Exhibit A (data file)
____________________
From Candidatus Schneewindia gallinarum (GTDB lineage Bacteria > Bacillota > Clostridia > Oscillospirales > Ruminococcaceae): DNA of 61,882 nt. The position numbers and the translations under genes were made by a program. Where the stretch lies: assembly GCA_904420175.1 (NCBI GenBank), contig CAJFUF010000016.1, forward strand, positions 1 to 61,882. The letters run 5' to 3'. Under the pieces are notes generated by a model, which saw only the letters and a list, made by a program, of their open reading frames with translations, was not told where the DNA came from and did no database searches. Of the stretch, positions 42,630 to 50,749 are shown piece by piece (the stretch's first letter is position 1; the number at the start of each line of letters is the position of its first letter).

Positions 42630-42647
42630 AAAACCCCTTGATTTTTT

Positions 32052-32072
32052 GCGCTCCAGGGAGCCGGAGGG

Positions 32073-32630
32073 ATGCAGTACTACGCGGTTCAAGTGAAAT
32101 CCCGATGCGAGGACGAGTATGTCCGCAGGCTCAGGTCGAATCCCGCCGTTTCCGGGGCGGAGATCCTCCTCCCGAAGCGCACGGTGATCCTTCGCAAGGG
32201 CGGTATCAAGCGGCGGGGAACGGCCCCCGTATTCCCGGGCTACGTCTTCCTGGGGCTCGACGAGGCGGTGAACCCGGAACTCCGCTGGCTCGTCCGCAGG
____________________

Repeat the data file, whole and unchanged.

From Candidatus Schneewindia gallinarum (GTDB lineage Bacteria > Bacillota > Clostridia > Oscillospirales > Ruminococcaceae): DNA of 61,882 nt. The position numbers and the translations under genes were made by a program. Where the stretch lies: assembly GCA_904420175.1 (NCBI GenBank), contig CAJFUF010000016.1, forward strand, positions 1 to 61,882. The letters run 5' to 3'. Under the pieces are notes generated by a model, which saw only the letters and a list, made by a program, of their open reading frames with translations, was not told where the DNA came from and did no database searches. Of the stretch, positions 42,630 to 50,749 are shown piece by piece (the stretch's first letter is position 1; the number at the start of each line of letters is the position of its first letter).

Positions 42630-42647
42630 AAAACCCCTTGATTTTTT

Positions 32052-32072
32052 GCGCTCCAGGGAGCCGGAGGG

Positions 32073-32630
32073 ATGCAGTACTACGCGGTTCAAGTGAAAT
32101 CCCGATGCGAGGACGAGTATGTCCGCAGGCTCAGGTCGAATCCCGCCGTTTCCGGGGCGGAGATCCTCCTCCCGAAGCGCACGGTGATCCTTCGCAAGGG
32201 CGGTATCAAGCGGCGGGGAACGGCCCCCGTATTCCCGGGCTACGTCTTCCTGGGGCTCGACGAGGCGGTGAACCCGGAACTCCGCTGGCTCGTCCGCAGG